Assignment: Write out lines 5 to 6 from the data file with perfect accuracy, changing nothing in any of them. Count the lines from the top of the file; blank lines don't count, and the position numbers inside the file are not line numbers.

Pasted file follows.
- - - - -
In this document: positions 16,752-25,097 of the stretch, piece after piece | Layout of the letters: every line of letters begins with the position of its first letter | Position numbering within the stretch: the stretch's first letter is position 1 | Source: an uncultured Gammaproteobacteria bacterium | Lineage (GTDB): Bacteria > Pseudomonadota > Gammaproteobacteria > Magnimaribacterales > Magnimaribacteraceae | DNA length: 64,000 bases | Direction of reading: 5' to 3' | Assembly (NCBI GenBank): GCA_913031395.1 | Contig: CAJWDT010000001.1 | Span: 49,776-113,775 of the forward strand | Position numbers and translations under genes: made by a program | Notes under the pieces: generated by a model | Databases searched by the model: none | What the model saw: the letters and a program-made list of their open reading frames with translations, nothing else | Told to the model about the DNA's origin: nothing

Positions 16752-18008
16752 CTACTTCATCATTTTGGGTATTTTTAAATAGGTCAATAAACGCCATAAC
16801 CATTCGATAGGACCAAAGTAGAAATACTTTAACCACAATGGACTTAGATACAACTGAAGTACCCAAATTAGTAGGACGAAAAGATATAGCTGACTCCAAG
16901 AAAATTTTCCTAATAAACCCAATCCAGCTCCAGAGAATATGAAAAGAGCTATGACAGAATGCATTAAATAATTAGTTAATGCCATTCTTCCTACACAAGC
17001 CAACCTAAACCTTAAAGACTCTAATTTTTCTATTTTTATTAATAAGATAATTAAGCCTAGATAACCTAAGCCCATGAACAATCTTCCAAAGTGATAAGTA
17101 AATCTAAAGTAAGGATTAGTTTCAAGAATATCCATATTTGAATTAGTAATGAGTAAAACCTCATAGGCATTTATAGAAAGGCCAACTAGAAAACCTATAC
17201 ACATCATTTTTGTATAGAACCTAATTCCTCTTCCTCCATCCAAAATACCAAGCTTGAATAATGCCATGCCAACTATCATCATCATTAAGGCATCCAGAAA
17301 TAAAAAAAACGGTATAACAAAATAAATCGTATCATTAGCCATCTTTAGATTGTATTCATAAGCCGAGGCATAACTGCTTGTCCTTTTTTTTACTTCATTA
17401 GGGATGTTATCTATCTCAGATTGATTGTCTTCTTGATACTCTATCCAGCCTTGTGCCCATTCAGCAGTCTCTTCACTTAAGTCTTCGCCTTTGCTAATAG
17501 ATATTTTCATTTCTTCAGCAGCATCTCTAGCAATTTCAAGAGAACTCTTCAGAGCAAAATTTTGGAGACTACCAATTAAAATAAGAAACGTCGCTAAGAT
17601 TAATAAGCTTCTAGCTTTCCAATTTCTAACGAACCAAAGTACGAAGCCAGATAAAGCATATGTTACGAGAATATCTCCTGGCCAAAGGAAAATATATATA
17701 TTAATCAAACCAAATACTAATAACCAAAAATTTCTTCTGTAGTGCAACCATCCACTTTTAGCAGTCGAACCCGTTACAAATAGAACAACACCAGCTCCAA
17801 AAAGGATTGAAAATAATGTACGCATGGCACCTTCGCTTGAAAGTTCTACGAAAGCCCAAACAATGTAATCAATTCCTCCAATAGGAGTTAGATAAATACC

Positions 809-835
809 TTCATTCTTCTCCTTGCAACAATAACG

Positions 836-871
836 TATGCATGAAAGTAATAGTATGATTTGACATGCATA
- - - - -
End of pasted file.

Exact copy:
16901 AAAATTTTCCTAATAAACCCAATCCAGCTCCAGAGAATATGAAAAGAGCTATGACAGAATGCATTAAATAATTAGTTAATGCCATTCTTCCTACACAAGC
17001 CAACCTAAACCTTAAAGACTCTAATTTTTCTATTTTTATTAATAAGATAATTAAGCCTAGATAACCTAAGCCCATGAACAATCTTCCAAAGTGATAAGTA